What I learned from trying to force my relationship to be perfect

I’m a fixer. If someone is upset, I want to fix it. One of my go-to phrases, is “If you need anything, I’ll be here.” As you can imagine, this generally makes me a pretty supportive friend. But I’m not just a fixer when it comes to friendships, I’m a fixer when it comes to just about anything: work, friendships, relationships, personal issues, global disasters, etc. This means that if I feel like there’s something more I could or should be doing, or if someone needs help, I instantly turn into Sam from Holes: “I can fix that”

But instead of only helping people and situations that are in need and capable of fixing, I take it a bit further. I try to fix things that can’t be fixed and I try to ‘fix’ people who have no interest in changing (because you can’t fix people). It was only through a failed relationship that I learned that not everything can or should be fixed.

I met James (not his real name, but let’s go with that) my senior year of college when both of us were in a play together. After a few months of “we just got out of a relationship and want to be single for a while,” we eventually caved into our feelings and started dating. It wasn’t too long before we had to have our first argument. Both of us are the “talking things out” type, not the”‘yelling things at each other” or “bury things until they become worse” types, so even though I was nervous, it seemed like everything could work out. As soon as we got down to the issue, it was very clear to me it was totally fixable! I offered a solution, and it was never a problem again. I felt great! I could do this. This could work.

But not everything is that easy.

I was convinced that in order to make any relationship work, all you had to do (besides like, love each other) was be able to talk through issues and come up with solutions and compromises. That’s true to an extent, but not every problem has an immediate solution. Sometimes things get very complicated, and all the two of you can do is be open and flexible and hope things work out. But I didn’t realize that yet. In my mind, there was always a solution. Perfection may not be obtainable, but that wasn’t going to stop me from trying.

Talking through things worked for a while, but soon there were bigger challenges. The tougher things got, the harder I pushed, the more I tried to fix, and the more I tried to force a relationship that started falling apart. I was applying to the Peace Corps, he was going back to school, and I still wasn’t getting anywhere near the amount of romance, support, and affirmation that I needed. But there had to be a solution. Everything can be fixed. To me, he just wasn’t trying hard enough.

The thing is, you can try to fix things all you want, but if your partner doesn’t want to fix them too, then you’re going to hit a wall. You can’t fix things for them. Sometimes your partner has no interest in changing their behavior, and that’s not something you have to deal with if you don’t want to. And sometimes your partner is already doing the best they can, and if that’s not enough for you then you have to move on. You can’t force it.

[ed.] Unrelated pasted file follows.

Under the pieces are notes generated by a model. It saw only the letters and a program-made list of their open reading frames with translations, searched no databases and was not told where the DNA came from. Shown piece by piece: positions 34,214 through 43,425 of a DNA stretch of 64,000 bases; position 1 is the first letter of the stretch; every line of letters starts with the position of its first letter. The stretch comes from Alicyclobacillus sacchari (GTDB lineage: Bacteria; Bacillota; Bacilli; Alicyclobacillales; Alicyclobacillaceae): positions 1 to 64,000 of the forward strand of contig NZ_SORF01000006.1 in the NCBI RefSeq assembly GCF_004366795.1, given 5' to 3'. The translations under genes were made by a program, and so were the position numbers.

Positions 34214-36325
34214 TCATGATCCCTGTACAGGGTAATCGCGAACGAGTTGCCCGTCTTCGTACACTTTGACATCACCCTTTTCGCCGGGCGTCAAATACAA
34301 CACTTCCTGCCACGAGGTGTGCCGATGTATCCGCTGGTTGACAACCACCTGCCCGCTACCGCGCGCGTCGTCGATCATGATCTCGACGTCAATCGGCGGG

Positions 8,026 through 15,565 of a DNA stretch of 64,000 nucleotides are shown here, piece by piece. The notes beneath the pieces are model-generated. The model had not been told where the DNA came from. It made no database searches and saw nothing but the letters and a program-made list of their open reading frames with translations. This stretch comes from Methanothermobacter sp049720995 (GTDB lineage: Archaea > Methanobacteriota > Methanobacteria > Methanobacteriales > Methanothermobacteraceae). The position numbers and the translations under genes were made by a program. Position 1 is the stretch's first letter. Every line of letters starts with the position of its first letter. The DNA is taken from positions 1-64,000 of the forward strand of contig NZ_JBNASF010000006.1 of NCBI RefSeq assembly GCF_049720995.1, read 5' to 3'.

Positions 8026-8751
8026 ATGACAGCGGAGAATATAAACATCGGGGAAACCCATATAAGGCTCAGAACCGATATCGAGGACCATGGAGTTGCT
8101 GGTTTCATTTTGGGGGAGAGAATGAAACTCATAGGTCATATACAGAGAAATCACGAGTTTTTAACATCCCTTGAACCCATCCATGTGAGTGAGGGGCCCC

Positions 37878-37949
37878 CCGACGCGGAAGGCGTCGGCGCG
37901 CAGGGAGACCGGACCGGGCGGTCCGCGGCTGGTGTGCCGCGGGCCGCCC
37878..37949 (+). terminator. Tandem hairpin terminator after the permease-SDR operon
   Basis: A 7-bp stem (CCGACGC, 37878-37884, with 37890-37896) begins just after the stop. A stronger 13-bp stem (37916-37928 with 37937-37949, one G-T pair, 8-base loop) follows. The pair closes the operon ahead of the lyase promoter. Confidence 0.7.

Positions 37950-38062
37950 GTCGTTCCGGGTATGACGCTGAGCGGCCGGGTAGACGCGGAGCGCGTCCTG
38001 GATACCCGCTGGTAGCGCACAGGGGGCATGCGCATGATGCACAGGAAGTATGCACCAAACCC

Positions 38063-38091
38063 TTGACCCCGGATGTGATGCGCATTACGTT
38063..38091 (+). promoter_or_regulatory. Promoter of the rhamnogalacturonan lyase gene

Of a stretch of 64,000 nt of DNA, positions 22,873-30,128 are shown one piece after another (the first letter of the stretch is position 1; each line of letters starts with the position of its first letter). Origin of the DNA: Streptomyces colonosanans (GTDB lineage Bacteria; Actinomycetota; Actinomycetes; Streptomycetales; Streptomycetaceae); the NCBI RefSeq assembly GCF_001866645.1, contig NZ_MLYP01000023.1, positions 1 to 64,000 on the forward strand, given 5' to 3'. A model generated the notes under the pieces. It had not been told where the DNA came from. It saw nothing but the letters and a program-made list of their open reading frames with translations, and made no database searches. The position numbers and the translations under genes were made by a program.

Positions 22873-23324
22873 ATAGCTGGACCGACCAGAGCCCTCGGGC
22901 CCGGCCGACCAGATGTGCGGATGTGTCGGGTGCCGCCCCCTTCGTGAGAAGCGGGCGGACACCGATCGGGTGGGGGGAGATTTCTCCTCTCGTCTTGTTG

But I tried. I forced it. I ignored the fact that my needs weren’t being met, I ignored the fact that I’d be leaving the country and we were horrible at communicating over phone and email, and I ignored the fact that when I wanted to work through the non-fixable things, he wanted to break up.

Then he did break up with me. And though the relationship should have probably ended then, I accused him of quitting, and we got back together to keep forcing it.

In hindsight, we probably shouldn’t have gotten back together. But we hadn’t broken up because of a mature reason like we weren’t meeting each others needs, we broke up because he wanted to make things easier on himself and I agreed because I thought that would fix things. Neither of us were mature enough to know at that point that we had deeper issues. We were scared of losing each other and scared of acknowledging we weren’t right for each other. So we got back together.

I tried to force a doomed relationship for another six months before we found ourselves in the exact same situation again. He was moving to Portland and I wanted to go with him (because the Peace Corps cancelled my program and I had nothing else). He started expressing worries about moving in together and I didn’t want to listen. I was afraid he was going to leave me again so I started my fixing mantras again. We HAD to work it out. There HAD to be a solution. There HAD to be a way to fix the worries he was having so we could be together.

But you can’t fix someone’s emotions. You can’t force someone to be in a relationship with you if they are second-guessing it all the time. And you shouldn’t be forcing a relationship that’s clearly not working anyway.

Now I know that relationships shouldn’t have to be forced. If you find yourself trying to force a relationship to happen, then you aren’t getting the kind of reciprocity you deserve. And even though I’m still a self-proclaimed fixer, I know now that sometimes there isn’t a fix for tough situations. Sometimes you have to let go. And in order to let go, you have to be with a partner who you know is still gonna be there for you when things get better.

Moving forward I know that my habit of trying to fix relationships can cause me to try to force one that isn’t working. It’s okay to want to do everything you can help a friend, a coworker, a family member, or a stranger, but if you find yourself doing too much for someone who continually isn’t doing enough for you, then you might be forcing it. It’s okay to be a kind person, just be sure you’re saving some for the people who really matter, and most importantly, for yourself.

[Image via Universal Pictures]

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